Project Description

Floating Islands

Art Prints & VR Worlds  |   2019

I want to create 3 large art prints and virtually fly through them.

Roles Tools Client

All Blender3d Bellevue College


I was commissioned by Bellevue College to create 3 large art prints for their new XR Lab. This amounted to creating three images with a width of 14,000 pixels, with the added complexity of making them fully explorable in virtual reality. We settled on the idea of floating islands early on- easy to contain worlds with clear boundaries and parameters. They also represent imagination and creativity, which reflects the theme of the labs. They also had to each have a distinct color palette.

  1. Prototyping: I started a new Unity project and set it up with assets geared towards a low poly cartoon style. I quickly settled on an orthographic camera angle. This made everything look more like vector artwork, and meant that the transition from 2d to 3d would be more dramatic. From this point on, I pretty much always view the full view as I was working, to make sure the full image read well.
  2. Island One: I decided to make a typical fantasy castle island as my first piece. We before I started, I modeled myself a modular low poly castle set. Once I had my modular assets, I pieced together the overall island shape from smaller pieces. I used Vegetation Studio pro to populate it with grass, rocks, and trees. I built up my castle town and continued to add “sections” to the island. I added rivers, and followed a tutorial to build the waterfall particle FX.
  3. Islands Two & Three: With my pipeline mostly developed, the next two islands were more streamlined. The second one was inspired by Myanmar, and the third was inspired by my love of cities at night and nature. The third one in particular was a massive undertaking. I put a lot of thought into the layout, going as far as creating a realistic roadway flow and populating may elements of the city by hand.
  4. Finishing Touches + Photoshop: At some point, I got the idea to include foreground elements with characters to tie everything together. I edited and posed characters from assets to save time, and created platforms in the corner of each piece to give a sense of distance. I baked out the large images from Unity (which proved to be trickier than I imagined), and composited/color graded in Photoshop.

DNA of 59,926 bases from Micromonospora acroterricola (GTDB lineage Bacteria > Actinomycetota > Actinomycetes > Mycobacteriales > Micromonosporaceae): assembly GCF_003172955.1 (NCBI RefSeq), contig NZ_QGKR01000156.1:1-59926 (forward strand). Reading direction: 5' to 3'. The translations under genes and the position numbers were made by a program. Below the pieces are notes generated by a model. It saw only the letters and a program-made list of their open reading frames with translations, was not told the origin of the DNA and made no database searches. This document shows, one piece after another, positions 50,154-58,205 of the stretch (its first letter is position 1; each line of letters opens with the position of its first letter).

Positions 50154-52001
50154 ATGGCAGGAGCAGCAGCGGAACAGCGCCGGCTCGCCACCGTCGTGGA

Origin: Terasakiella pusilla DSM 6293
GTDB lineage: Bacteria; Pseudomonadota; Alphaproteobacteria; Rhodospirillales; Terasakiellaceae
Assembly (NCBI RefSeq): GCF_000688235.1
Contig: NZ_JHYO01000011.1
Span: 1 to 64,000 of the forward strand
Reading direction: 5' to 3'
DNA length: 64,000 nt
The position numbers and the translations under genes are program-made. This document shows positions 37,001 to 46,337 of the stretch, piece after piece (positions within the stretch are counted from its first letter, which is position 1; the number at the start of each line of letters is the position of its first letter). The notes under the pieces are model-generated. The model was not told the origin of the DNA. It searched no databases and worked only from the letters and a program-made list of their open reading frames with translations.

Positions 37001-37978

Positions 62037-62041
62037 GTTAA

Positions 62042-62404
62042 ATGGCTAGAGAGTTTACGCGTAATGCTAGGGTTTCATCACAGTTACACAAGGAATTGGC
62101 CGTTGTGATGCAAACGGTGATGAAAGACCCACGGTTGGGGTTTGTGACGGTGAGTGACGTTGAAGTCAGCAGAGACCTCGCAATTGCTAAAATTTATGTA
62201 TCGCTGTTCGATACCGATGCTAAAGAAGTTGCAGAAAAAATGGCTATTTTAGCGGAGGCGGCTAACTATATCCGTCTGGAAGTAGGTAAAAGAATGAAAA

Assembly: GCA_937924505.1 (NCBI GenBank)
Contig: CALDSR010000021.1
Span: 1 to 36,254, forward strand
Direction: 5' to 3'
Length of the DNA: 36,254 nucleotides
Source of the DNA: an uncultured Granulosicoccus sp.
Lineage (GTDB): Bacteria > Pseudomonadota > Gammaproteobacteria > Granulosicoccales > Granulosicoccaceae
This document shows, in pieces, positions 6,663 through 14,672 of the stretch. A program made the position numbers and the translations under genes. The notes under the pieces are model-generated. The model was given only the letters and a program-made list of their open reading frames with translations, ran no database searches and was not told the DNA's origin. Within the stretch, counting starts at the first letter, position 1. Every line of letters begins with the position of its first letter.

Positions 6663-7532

5. VR Component: The first thing I did was to bring in basic controls, including the adaptation of a propeller locomotion system I found online. With this, I built up a hub area to link the three islands.
  6. Audioscape: One of my major goals with this project was to have a dynamic audio environment that evolved as the user flew through the space. I produced about 20 minutes of music for each island, and placed about 50 sound points in each, covering music, wind, ambiance, etc.

These three prints (4 x 2 feet each) hang in three lab rooms at the Bellevue College XR Lab. They were dibond printed on high quality acrylic sheets.

The biggest challenge with this project was the optimization issue. One of the issues I have with VR environments is that they are often small and contained for a number of reasons. Because this project was more experimental, I wanted to go all out and create massive worlds that would run on a 1070 card. I was working alone and had to cover a lot of ground, so I didn’t have a lot of time to set up intelligent LOD groups or set up smooth impostor geometry. This meant every model I created or brought in had to be efficient with polygons, and I had to design my spaces carefully.

This ended up being a passion project & a growth project. I threw myself into the challenge of creating three hyper-detailed worlds that worked as both 2d artwork and  fully explorable VR landscapes. It’s intimidating to even think back on the work involved, but it all flowed naturally and revealed itself as I went along. I spent unnecessary time on the details, but it didn’t feel like work once I was “inside” of the project. This project is the result of anxiety, excitement, inspiration, and joyful play. I hope that it continues to transmit those values (minus the anxiety) on the walls of Bellevue College.